There we go! Now, to achieve absolute creaminess and yumminess, you have to chill these for a few hours. Distract yourself, or at least try to. I assure you, you won’t regret the time when you try these later on!
Mine all got a bit wrinkly when they chilled, but that’s alright, I’m TORCHING THEM! It’s time to break out the RING OF FIREEE. So, sprinkle about two teaspoons of superfine sugar over the custards. Superfine sugar will melt more easily and caramelize quickly so we won’t have to worry about heating the cold custard, just put some sugar in a food processor and process for about a minute or two, that’ll give you the right granule size! Start up your torch, following the manufacturer’s instructions, and hold it parallel to the sugar. Keep it moving as you go and make sure that you don’t hold it in the same spot. If you do, you will have one spot of burned sugar and hot custard while the rest is still granulated. Be careful. When your sugar is melted and nice and dark, leave it alone for about three minutes for the sugar to cool and harden, at this point, its sticky and hot, it will not crack when you think it will. I promise, your patience will be rewarded.
Alternatively, if you don’t have a kitchen torch, turn your oven’s broiler onto high and allow it to heat for about three or five minutes, we want it nice and hot. Sprinkle the sugar on the custards and place them on a baking tray, then put them under the broiler on the top rack. Watch them CLOSELY it shouldn’t take more than thirty seconds for the sugar to melt and caramelize. Remove immediately and allow the sugar to cool and harden.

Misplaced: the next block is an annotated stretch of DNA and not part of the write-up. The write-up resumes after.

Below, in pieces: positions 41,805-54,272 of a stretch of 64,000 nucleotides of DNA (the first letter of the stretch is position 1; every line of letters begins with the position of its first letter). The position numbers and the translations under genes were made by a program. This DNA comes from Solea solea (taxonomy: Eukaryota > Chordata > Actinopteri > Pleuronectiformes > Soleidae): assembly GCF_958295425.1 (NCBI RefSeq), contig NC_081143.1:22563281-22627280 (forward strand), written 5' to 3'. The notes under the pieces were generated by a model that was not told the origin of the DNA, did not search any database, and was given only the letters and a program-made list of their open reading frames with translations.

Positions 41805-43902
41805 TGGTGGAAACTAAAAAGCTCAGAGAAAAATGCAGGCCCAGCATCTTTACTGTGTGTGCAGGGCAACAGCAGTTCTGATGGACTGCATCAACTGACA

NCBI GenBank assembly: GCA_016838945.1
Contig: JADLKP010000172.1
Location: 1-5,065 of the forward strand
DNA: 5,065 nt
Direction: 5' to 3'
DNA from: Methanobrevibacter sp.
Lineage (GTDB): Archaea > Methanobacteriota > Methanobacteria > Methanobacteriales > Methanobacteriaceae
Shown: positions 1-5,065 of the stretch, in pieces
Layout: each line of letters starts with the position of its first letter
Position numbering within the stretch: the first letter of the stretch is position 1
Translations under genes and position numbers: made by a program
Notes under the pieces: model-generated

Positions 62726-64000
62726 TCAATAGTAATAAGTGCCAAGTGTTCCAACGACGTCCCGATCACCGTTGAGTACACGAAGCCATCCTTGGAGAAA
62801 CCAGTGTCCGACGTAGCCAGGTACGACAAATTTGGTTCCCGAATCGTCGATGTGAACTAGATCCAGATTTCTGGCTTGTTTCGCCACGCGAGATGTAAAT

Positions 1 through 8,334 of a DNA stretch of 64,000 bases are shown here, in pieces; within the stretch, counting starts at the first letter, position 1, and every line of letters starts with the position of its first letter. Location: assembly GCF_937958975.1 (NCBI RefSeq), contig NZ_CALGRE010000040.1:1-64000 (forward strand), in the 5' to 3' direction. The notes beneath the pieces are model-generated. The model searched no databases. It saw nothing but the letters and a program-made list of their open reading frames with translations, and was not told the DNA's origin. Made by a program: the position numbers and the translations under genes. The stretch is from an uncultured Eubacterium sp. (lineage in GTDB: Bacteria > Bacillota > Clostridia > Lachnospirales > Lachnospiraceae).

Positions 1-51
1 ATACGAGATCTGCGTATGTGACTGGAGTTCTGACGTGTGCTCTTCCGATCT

I was impatient and didn’t take it any darker, but I know that would have been amazing.
Tap tap tap crack! Oh, what a wonderful noise!
So rich and decadent, you can’t stand it!
Excuse me, I need to run about three more miles.
1 C. Heavy Cream
1 C. Whole Milk
1/4 C. Granulated Sugar
1 Vanilla Bean (or 1 T. Vanilla Bean Paste or Extract)
4 Egg Yolks
1 Whole Egg
-Preheat oven to 325 degrees and prepare seven to eight ramekins inside a large baking dish (or split them up and use two ovens). Set aside.
1. In a medium saucepan, combine cream and milk with the vanilla and sugar, heat over medium heat, stirring until the mixture comes to a simmer and the sugar is completely dissolved. Allow to rest for 10 minutes.
2. Place egg yolks and eggs in a bowl and whisk together until thoroughly combined. Temper the eggs by slowly adding in the cream mixture while whisking thoroughly, speed up when you come toward the end, making sure that no scrambled eggs are in the mixture. If you like, you can strain it.
3. Pour the custard into the ramekins, filling just shy of the lip. Pour hot water into the baking dish until it is halfway up the sides of the ramekins. Bake for 20-30 minutes, or until the middles barely jiggle and a paring knife inserted into the center comes out wet yet clean. Place ramekins in the refrigerator and allow to chill for several hours (2 hours minimum).
4. Sprinkle chilled custard with 2 tsp. superfine sugar and start up a kitchen torch, following the manufacturer’s instructions, and hold the flame parallel over the sugar. While continuously moving the flame, melt the sugar and allow it to caramelize to an amber color.
Alternatively, if you don’t have a kitchen torch, turn your oven’s broiler onto high and allow it to heat for about three or five minutes, we want it nice and hot. Sprinkle the sugar on the custards and place them on a baking tray, then put them under the broiler on the top rack. Watch them CLOSELY it shouldn’t take more than thirty seconds for the sugar to melt and caramelize. Remove immediately.
Allow custard to rest for 3-5 minutes, so that the sugar may cool and harden.